Smiling often increases likability but only if it’s a genuine smile. Gordon Brown’s smile looks forced or nervous. Or else it was attempt to seem less dour and serious as he has been portrayed in the media. So we saw lots of Gordon Brown’s teeth. However, we barely got to peek inside David Cameron’s mouth. He was quite tight-lipped. Clearly smiling wasn’t so important in this case. So whereas Brown did more smiling or shaking his head when challenged, Cameron did more brow furrowing, which could mean he didn’t agree or he didn’t understand. Again the interpretations come down to your political persuasion.
Nick Clegg perhaps came across as the most ‘human’ and natural of the three. He was less evasive and did answer questions the most directly. However, none of that was by chance. There were lot’s of techniques involved designed to create that impression. Although by the third debate there were shades of ‘game show host’ in his performance. By contrast Cameron throughout each debate avoided answering direct questions put to him. Brown’s often resorted to repeating facts and figures almost like as mantra. I suspect some people will never want to heat the phrase ‘tax credits’ ever again. A key strength of both Clegg and Cameron was that they both used simpler terminology whereas Brown was more wordy. For instance, Brown referred to ‘remuneration’ when they other two were more likely to refer to ‘pay’. In a fast paced debated, people often don’t listen, they scan for key words that match or conflict with existing attitudes.
Post-debate analysis showed that those surveyed in the studio responded favourably when key words were mentioned. So for instance when Cameron mentioned ‘discipline in the classroom’, there was a peak in audience ratings. In some ways it showed that people were voting with their attitudes. If you ask someone to rate a like or dislike or something then an attitude is formed on limited information very quickly. Key buzz words and phrases are far easier than statitistics to process in the context of existing attitudes. Except when the figures were soundbyte simplifications such as ‘£700 back in your pocket’.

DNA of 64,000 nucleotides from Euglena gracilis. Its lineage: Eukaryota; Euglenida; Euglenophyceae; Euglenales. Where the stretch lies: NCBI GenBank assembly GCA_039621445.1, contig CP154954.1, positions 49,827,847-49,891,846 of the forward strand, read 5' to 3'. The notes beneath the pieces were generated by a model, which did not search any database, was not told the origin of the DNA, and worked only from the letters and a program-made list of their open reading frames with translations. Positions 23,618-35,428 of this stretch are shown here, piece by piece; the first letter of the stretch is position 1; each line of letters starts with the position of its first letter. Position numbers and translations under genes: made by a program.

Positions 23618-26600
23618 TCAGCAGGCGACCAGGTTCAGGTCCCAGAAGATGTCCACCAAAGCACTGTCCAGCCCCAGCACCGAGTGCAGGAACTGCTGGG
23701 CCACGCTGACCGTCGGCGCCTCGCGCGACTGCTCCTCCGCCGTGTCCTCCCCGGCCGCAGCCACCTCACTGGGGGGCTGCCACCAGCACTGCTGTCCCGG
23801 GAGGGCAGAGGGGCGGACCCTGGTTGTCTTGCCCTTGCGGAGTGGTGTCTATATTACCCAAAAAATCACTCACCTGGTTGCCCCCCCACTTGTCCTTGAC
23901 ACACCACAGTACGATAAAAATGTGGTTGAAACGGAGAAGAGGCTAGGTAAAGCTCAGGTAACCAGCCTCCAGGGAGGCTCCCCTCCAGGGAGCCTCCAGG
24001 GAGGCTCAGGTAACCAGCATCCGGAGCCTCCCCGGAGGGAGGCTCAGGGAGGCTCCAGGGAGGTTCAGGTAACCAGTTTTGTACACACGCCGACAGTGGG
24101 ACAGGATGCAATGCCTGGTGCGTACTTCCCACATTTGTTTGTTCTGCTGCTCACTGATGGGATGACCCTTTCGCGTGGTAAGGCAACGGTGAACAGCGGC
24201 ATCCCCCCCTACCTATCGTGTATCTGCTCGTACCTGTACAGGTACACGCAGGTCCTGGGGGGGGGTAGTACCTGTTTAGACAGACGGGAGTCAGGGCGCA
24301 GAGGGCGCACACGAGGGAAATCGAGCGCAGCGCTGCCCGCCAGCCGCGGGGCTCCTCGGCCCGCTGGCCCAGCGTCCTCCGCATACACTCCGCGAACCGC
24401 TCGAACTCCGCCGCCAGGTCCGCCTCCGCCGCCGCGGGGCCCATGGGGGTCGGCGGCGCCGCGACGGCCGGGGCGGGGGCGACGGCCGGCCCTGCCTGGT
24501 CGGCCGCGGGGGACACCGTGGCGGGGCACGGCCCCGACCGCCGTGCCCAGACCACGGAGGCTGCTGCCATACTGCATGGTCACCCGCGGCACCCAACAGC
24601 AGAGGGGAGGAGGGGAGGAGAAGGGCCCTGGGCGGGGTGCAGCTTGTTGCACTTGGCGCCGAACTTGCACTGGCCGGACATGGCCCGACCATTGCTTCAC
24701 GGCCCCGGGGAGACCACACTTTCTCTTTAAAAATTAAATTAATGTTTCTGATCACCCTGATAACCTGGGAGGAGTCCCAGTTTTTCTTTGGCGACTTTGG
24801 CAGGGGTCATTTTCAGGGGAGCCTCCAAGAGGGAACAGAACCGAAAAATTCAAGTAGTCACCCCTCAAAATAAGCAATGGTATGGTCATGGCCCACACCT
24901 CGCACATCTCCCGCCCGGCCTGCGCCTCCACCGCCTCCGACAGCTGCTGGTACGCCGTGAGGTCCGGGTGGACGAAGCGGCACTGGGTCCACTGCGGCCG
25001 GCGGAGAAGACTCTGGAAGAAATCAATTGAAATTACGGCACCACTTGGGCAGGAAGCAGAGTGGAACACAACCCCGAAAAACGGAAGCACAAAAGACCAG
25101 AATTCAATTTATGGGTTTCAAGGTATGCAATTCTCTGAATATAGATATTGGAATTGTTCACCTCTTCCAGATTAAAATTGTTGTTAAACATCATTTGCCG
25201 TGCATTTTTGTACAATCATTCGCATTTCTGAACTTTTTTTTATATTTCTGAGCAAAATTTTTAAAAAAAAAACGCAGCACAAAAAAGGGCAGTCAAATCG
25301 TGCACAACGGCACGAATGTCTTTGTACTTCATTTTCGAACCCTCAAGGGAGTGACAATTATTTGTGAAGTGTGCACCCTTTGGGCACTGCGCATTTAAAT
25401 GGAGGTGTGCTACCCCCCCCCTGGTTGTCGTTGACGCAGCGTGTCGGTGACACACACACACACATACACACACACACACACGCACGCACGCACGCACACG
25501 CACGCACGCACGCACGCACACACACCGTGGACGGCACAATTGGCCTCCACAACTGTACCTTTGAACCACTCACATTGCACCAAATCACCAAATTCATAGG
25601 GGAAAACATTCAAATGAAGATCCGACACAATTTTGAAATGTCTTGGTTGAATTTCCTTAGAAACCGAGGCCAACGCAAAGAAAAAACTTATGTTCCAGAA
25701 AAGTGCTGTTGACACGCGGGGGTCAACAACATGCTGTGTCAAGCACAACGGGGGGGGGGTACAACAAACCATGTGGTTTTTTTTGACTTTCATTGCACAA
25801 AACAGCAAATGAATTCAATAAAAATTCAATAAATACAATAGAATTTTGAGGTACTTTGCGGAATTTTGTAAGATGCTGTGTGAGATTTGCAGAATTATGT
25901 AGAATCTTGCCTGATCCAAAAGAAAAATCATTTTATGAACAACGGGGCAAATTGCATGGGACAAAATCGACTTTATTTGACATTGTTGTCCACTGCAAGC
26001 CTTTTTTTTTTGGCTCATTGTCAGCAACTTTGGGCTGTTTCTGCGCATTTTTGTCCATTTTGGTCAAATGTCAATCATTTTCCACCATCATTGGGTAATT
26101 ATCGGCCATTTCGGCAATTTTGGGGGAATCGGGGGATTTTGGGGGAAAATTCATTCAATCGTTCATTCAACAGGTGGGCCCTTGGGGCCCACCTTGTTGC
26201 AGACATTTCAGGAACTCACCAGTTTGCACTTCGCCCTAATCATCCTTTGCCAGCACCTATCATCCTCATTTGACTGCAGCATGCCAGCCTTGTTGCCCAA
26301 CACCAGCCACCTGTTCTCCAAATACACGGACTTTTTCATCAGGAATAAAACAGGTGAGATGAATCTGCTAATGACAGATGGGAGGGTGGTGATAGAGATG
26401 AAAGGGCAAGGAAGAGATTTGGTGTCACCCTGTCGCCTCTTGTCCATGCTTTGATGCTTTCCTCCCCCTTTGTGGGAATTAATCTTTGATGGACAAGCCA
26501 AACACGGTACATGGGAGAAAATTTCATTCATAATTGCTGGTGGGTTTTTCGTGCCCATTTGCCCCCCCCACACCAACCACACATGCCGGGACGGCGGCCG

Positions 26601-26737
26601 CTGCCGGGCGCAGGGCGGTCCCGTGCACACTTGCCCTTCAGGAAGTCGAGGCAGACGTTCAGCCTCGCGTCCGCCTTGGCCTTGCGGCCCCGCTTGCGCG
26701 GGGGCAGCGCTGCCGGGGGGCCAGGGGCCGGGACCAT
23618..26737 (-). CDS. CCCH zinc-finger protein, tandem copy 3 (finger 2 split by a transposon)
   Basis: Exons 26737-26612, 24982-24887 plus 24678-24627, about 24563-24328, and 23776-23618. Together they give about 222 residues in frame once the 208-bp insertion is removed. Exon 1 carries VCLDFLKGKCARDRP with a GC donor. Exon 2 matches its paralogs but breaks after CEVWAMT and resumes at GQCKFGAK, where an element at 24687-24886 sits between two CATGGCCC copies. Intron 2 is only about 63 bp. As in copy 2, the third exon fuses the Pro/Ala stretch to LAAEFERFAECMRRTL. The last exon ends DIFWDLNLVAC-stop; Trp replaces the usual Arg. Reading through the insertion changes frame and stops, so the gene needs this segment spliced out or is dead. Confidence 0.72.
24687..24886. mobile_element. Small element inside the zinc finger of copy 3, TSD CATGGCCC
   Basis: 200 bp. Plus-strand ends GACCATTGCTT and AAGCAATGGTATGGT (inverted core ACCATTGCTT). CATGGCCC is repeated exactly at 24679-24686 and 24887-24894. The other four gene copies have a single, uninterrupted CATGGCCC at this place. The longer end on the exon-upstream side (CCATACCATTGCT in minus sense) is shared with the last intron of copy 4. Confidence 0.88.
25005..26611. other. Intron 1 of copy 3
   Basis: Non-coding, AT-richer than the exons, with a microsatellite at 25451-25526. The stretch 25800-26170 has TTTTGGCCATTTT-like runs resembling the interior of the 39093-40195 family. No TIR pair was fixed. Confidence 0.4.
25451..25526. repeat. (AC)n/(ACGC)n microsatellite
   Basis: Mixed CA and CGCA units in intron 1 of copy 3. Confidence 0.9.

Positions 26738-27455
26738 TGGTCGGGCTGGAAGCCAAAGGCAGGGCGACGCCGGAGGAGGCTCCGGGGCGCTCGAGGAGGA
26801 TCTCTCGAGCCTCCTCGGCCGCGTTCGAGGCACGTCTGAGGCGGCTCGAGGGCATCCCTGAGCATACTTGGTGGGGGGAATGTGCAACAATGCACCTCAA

In the first debate Nick Clegg was very diligent in remembering names and making visual context with the audience. However after having established contact he made contact with the TV audience by looking into the camera. This made his approach appear more personal. Cameron followed this lead and adopted this approach more after the first debate although his demeanor was more formal than Clegg’s. By contrast Gordon Brown addressed the studio audience and his opponents on the stage, which although this would have been more personal for the studio audience it was less so for the TV audience. Simply put both Clegg and Cameron made more ‘eye contact’ with the TV audience.
Another interesting point that I have not seen discussed is the stage positions throughout the debates. Gordon Brown was the only leader not to occupy the centre stage. He appeared in the same place throughout the three debates. He also moved his upper body from side to side more that the other two. It’s possible that Brown did not move position from week to week because having his opponents on his right was better for him on account of his blindness in the left eye. During the first debate, relative newcomer Clegg occupied centre stage which again may have contributed to his high ratings. Context is everything when interpreting non-verbal communication.